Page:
Respiratory and Metabolic Acidosis and Alkalosis


Derangements of Acid-Base Homeostasis:


Respiratory acidosis-– How?–Rise in CO2 production (fever, sepsis), or failure of ventilation (CNS causes, muscle weakness, increased dead space) For each 10 mmHg pCO2, pH falls by 0.08 units Renal compensation-hydrogen ion secretion and ammonium secretion increase predicted [HCO3]=(pCO2-40)x0.3 + 24


Respiratory alkalosis How?-result of hyperventilation or decreased CO2 production Causes of hyperventilation in the ICU: iatrogenic, sepsis, pain, acidemia, CNS, liver, pulmonary disease Causes of decreased CO2 production: sedation/paralysis, hypothermia, low carbohydrate diet, brain death delta[H+] = 0.008x delta PCO2, or for fall PCO2 of 10mmHg, pH rises by 0.08 units. Compensation: renal excretion bicarbonate ion, titratable acid excretion decreases Predicted [HCO3]=(40-PCO2)x0.17 + 40

Metabolic Acidosis

Renal (non anion-gap) :Renal Tubular Acidosis (RTA) proximal (type II)–HCO3^15, difficult to treat distal (type I)–less severe, can be more easily treated. Renal Failure: Complete renal failure: cant regenerate bicarb, cant excrete unmeasured anions. Bone buffers to [HCO3]=14 Acute increase in acid during critical illness can be life-threatening (previously compensated acidosis can become clinically important in the face of acute illness).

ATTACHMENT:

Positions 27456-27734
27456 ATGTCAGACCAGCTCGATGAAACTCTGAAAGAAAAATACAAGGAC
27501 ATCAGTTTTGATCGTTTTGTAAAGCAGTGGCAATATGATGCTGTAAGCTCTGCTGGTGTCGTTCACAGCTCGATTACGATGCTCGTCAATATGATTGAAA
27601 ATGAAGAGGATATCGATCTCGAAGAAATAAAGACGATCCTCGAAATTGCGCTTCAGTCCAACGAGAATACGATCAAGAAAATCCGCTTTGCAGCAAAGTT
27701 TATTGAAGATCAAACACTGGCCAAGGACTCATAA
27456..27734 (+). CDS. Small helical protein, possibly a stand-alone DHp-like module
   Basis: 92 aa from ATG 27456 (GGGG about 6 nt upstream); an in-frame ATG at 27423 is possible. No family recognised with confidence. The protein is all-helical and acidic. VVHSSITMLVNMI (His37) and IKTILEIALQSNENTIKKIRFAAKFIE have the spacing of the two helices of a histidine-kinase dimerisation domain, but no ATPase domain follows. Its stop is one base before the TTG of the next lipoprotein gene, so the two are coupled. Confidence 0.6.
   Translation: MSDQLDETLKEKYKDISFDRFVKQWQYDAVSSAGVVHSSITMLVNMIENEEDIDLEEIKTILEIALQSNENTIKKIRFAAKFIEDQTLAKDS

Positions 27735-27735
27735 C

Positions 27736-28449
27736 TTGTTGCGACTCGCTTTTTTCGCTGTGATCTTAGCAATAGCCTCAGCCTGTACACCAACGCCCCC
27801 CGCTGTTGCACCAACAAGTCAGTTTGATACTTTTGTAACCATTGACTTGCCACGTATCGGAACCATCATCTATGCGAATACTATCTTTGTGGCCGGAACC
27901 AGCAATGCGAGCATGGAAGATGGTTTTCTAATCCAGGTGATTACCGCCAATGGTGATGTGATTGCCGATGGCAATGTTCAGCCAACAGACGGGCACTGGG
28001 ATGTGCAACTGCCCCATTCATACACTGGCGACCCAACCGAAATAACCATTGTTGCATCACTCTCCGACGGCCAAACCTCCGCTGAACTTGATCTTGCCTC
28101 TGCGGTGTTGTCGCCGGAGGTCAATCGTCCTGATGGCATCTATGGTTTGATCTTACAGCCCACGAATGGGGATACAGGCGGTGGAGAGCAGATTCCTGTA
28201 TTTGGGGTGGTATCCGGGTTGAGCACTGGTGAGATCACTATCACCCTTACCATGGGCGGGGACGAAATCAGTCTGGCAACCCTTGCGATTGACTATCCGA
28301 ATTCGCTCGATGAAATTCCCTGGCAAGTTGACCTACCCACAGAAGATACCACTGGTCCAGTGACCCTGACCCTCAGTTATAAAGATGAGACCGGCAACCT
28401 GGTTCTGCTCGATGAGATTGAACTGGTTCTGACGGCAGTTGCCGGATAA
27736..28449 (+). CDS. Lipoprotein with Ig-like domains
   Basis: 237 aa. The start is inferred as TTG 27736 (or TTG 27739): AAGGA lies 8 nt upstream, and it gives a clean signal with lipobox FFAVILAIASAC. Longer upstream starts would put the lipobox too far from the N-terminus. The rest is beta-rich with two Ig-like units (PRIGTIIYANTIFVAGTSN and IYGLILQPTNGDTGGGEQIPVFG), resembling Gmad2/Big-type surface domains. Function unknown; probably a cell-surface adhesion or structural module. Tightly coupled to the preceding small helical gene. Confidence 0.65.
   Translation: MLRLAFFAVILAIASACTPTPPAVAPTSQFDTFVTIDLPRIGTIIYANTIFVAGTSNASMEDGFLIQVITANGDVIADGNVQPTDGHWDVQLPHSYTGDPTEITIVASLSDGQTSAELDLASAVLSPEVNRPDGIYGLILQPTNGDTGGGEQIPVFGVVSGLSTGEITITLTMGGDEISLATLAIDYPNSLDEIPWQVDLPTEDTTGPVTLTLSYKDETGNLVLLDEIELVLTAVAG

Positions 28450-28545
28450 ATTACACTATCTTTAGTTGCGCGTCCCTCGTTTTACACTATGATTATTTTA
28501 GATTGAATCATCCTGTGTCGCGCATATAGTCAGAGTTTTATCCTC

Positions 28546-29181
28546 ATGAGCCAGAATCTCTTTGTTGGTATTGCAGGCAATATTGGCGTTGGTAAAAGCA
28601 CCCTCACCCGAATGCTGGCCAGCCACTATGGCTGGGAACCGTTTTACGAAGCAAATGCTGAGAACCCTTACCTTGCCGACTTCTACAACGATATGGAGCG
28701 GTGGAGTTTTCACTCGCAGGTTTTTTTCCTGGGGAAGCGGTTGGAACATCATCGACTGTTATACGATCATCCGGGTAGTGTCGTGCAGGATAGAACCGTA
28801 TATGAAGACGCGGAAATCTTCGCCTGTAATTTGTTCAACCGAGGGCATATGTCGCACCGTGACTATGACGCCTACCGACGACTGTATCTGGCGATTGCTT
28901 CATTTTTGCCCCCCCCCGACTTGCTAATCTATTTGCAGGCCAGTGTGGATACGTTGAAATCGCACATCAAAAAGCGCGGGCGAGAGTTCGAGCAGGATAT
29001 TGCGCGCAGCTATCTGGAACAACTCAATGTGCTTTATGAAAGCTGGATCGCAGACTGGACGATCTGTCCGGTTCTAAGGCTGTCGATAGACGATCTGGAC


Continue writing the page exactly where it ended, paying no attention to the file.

GI Bicarbonate losses (non anion-gap): Pancreatic, bile, small intestinal fluid high in HCO3. Usually renal compensation occurs, except in the case of severe dehydration, very excessive loss (ie, cholera), or renal failure.

Other (anion gap): Lactic acidosis ketoaciosis congenital metabolic defects: organic acidemias, CHO metabolism defects (MCAD) Exogenous: ethylene glycol, methanol, TPN amino acids

Compensation for metabolic acidosis: Central chemoreceptors cause increased VA (alveolar minute ventilation)–increased ventilation, hence decreased pCO2. Predicted pCO2=1.5x[HCO3]+8 +/- 2.

Metabolic Alkalosis: Initiation phase–excessive HCO3 production (net gain of HCO3 or net loss of H+) excess renal production: mineralacorticoid excess, steroids stimulate distal nephron acidification (H ions excreted, HCO3 produced) + – vomiting/NG suction–loss of Cl- and volume–secondary hyperaldosteronism and renal acidification, plus attempt to retain volume and Na leads to Na/H+ exchange and increased HCO3 resporbtion. (H+, Cl loss, mineralacorticoids, volume contraction all contribute) Bicarbonate, acetate, lactate, citrate administration.






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